History of Art and Architecture
History of Art and Architecture is about the study of images, objects and buildings. It is unique in developing high levels of visual literacy applicable to a range of career pathways. It explores why works of art look the way they do and seeks to discover what they say about the societies that created them. It develops skills in visual analysis, critical assessment, and communication.
The study of Classical Languages is concerned with the language, literature and thought of either Ancient Greece or Ancient Rome. You will choose to study either Greek or Latin. Through the reading of literature in the original language and the examination of key aspects of ancient history, you will develop a thorough knowledge of the classical world and a critical approach to textual and material culture.
College Link > TR231 - Classical Languages/History of Art and Architecture
Colleges often have information about the course on their own website, along with other useful information relating to the college. (Note: Not always available)
Second subject Link > Classical Languages/History of Art and Architecture
This course prepares you for working in the Career Sectors below. Follow the links to get a fuller understanding of the sectors you are preparing for.
QQI FET/FETAC Links
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The Student - Career Interests
This course is typically suited for people with the following Career Interests. If these interests do not describe you, this course may prepare you for work you may not find satisfying.
The Linguistic's interests are usually focused on ideas and information exchange. They tend to like reading a lot, and enjoy discussion about what has been said. Some will want to write about their own ideas and may follow a path towards journalism, story writing or editing. Others will develop skills in other languages, perhaps finding work as a translator or interpreter. Most Linguistic types will enjoy the opportunity to teach or instruct people in a topic they are interested in.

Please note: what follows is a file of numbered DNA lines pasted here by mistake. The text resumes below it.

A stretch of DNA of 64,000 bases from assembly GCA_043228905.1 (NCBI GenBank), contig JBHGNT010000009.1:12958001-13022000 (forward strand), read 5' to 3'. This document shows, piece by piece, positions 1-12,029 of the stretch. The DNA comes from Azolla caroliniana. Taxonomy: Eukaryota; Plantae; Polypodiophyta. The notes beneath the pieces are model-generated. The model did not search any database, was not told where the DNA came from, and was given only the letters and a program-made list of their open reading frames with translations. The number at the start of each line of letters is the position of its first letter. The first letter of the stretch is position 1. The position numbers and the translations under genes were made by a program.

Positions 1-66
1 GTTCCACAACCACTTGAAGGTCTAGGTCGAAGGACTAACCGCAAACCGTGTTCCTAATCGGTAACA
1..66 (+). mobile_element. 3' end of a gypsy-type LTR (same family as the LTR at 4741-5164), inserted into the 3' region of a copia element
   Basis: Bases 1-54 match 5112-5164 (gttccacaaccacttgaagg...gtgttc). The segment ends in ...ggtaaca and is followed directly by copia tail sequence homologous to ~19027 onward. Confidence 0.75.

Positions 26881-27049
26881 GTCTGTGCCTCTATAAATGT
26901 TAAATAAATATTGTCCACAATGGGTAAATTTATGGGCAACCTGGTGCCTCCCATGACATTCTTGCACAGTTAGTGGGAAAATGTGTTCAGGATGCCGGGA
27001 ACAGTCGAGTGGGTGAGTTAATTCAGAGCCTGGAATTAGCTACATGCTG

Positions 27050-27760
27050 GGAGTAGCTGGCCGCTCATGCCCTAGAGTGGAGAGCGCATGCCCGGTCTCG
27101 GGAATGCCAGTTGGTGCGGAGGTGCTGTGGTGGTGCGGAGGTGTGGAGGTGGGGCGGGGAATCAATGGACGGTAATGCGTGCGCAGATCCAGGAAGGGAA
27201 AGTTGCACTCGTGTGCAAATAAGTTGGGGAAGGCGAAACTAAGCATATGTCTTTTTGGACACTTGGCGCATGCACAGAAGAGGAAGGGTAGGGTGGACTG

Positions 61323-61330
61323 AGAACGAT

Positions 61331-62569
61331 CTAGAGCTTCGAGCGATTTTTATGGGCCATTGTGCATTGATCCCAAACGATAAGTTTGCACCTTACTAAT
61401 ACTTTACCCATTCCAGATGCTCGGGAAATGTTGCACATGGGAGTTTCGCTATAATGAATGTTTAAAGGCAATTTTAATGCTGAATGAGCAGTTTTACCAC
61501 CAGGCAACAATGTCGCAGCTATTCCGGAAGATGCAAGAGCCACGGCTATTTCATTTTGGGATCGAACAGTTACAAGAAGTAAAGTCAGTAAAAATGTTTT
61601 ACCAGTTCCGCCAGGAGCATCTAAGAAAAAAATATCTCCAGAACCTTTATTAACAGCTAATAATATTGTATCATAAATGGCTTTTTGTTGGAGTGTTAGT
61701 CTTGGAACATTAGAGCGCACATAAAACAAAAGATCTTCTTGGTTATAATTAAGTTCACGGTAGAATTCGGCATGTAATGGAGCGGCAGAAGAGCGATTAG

Creative people are drawn to careers and activities that enable them to take responsibility for the design, layout or sensory impact of something (visual, auditory etc). They may be atrracted to the traditional artistic pursuits such as painting, sculpture, singing, or music. Or they may show more interest in design activities, such as architecture, animation, or craft areas, such as pottery and ceramics.
Creative people use their personal understanding of people and the world they live in to guide their work. Creative people like to work in unstructured workplaces, enjoy taking risks and prefer a minimum of routine.
History of Art and Architecture
In recent years graduates have been employed as lecturers, curators, editors, and writers in universities, galleries, museums, publishing houses and art salesrooms in Ireland and abroad. These include the Victoria and Albert Museum, the Dulwich Picture Gallery, the Universities of Princeton, Oxford, Cambridge, and Saint Andrews, the National Gallery of Ireland, the Irish Museum of Modern Art, the Irish Architectural Archive, and University College Dublin. History of Art and Architecture is particularly important in developing skills in visual analysis which are valuable across a wide range of career paths. Graduates have worked in a broad range of administrative, commercial, and media-based employment and have commented on the usefulness of visual literacy in marketing, public relations, and journalism.
Study of the ancient world develops skills of interpretation and communication that go far beyond a knowledge of books, dates and events; these skills offer positive advantages in the hunt for a job. Recent graduates are working in many fields including, the diplomatic service, the civil service, banking and accountancy, business, computers, journalism and broadcasting, law, librarianship, publishing, teaching and theatre. Some graduates opt to pursue an academic career with postgraduate study in Ireland and abroad.